Tuesday was a pretty good day for
: The telco got its house in order before the U.K.'s auction for next-generation mobile-phone licenses, and at a very good price to boot.
BT announced on Tuesday it had agreed to terms with
, the big British transport firm, to buy out the latter's 40% stake in their mobile-phone joint venture
. The U.K.'s second-largest mobile operator will now become a wholly owned subsidiary of BT.
The former monopoly is acquiring the stake in Cellnet for 3.15 billion pounds, giving the mobile-phone operator an implied enterprise valuation -- a measurement of equity plus debt -- of 8.5 billion pounds. That's a 35% discount to
, the U.K.'s third-largest mobile phone operator. By all accounts this is a very fair, if not cheap, price to pay. BT Cellnet has over 5 million subscribers, placing a value of 1,700 pounds on each one. Orange subscribers, by comparison, are valued at 4,400 pounds each.
It is tempting to conclude from this that Securicor needs a few lessons in hard negotiating. Perhaps not. Tressan MacCarthy, analyst at
, which has no banking relationship with BT, believes that because BT was the only bidder, a 20% to 30% discount is reasonable.
The recent history of sales for mobile-phone operators would also appear to advise against trying to involve as many bidders as possible.
The future of
, the U.K.'s fourth-largest mobile-phone operator, owned by
Cable & Wireless
, is still in doubt after the financial advisors for the owners tried to push the price up too high and the bidders dropped out one by one. Cable & Wireless and MediaOne must now choose whether to reduce the price and entice one of the buyers back or else opt for a flotation of One2One instead.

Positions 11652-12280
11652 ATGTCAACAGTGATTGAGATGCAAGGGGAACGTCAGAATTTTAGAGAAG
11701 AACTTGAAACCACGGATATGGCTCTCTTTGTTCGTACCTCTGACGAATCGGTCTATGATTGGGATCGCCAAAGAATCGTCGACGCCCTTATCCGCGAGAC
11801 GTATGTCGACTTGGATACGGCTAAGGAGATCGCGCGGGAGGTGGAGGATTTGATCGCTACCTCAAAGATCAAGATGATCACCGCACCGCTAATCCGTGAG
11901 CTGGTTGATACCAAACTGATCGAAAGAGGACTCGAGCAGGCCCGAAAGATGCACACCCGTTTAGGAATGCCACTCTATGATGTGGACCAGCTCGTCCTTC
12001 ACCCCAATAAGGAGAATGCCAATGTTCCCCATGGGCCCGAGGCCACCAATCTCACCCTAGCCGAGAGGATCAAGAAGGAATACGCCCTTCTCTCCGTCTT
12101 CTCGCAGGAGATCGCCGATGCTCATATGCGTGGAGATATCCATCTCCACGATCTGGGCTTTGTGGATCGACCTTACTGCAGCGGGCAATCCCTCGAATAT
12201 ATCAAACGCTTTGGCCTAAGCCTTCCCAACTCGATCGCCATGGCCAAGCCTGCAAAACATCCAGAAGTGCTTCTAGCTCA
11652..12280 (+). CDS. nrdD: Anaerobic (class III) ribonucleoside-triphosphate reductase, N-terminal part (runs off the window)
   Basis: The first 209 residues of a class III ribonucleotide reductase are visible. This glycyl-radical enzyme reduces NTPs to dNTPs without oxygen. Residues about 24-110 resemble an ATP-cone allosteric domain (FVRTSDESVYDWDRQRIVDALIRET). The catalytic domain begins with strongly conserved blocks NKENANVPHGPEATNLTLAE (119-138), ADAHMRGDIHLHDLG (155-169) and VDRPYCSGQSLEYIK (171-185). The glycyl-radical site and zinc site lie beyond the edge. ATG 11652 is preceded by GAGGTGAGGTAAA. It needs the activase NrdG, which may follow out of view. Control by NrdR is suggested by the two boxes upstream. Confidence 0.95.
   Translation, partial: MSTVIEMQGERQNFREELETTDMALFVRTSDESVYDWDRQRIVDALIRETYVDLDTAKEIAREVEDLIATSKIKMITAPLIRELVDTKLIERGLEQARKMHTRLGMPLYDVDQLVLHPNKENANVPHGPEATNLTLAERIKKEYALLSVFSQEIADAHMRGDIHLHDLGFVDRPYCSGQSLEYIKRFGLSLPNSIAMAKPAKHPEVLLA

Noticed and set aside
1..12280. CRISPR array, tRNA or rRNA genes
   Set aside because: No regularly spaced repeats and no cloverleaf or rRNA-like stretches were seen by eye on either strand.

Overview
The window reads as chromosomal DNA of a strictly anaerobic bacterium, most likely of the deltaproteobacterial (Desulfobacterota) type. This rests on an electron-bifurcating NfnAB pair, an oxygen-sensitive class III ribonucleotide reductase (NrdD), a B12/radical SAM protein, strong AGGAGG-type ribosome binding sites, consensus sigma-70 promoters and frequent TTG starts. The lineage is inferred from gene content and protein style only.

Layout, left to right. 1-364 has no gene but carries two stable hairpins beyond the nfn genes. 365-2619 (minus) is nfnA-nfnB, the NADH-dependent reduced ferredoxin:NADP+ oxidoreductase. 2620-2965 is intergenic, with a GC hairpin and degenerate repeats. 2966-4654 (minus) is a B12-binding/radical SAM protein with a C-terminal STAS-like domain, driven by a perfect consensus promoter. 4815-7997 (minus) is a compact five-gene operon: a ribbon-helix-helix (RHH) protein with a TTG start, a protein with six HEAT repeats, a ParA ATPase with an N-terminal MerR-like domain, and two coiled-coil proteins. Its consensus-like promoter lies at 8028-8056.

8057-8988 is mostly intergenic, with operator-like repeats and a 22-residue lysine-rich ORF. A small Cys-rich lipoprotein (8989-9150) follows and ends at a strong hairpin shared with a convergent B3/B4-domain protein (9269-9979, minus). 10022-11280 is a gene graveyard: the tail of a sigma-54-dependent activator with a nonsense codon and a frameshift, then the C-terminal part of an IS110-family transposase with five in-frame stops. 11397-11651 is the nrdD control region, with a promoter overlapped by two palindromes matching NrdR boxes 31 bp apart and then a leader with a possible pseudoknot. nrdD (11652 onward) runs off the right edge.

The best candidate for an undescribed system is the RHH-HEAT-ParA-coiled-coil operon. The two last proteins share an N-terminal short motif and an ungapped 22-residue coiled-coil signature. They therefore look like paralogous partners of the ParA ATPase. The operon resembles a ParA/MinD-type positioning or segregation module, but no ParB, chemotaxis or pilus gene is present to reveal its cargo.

The market was certainly favorable to the terms of the deal for both sides. BT's shares rose 6.3% to close on Tuesday at 1117 pence and Securicor ended 7.2% higher at 583.5 pence.
Charting a New Course
The Next Generation
BT says it hopes to complete the acquisition in the last quarter of this year after getting approval from Securicor shareholders. This timetable means that BT would be well placed to use Cellnet as its vehicle for bidding for one of the five Universal Mobile Telecoms Service, or UMTS, licenses the government plans to begin auctioning later this year.
This auction process was certainly a catalyst for BT choosing now as the time to gain complete control over the mobile-phone operator. That BT will bid for, and be awarded, one of these UMTS licenses was never in doubt. What was open to question, however, was whether Securicor would be prepared to allow BT to use the Cellnet operation as its bidding tool.
Much of the planning for the auction of licenses has already been completed, but the thorny issue of roaming charges between the second- and third-generation networks remains to be decided.
The government wants to encourage as much competition as possible and so it is expected to favor a liberal, or cheap, roaming-charge structure. Needless to say the incumbents are keen to adopt a set of rules that protect the value of their existing cellular assets, so much so that One2One in June took the government to court over its proposed roaming structure.
Together with the capital expenditure involved in setting up a UMTS network, Securicor might have been forgiven for doubting whether next-generation phone services would actually generate the highest net present value for Cellnet, the most valuable asset in Securicor's portfolio.
Happily for BT all this is now a moot point and it can give itself a pat on the back for a good day's work. Investors are now hoping the telco can finish off the week in similarly grand style. It is expected to release its first-quarter earnings results on Thursday.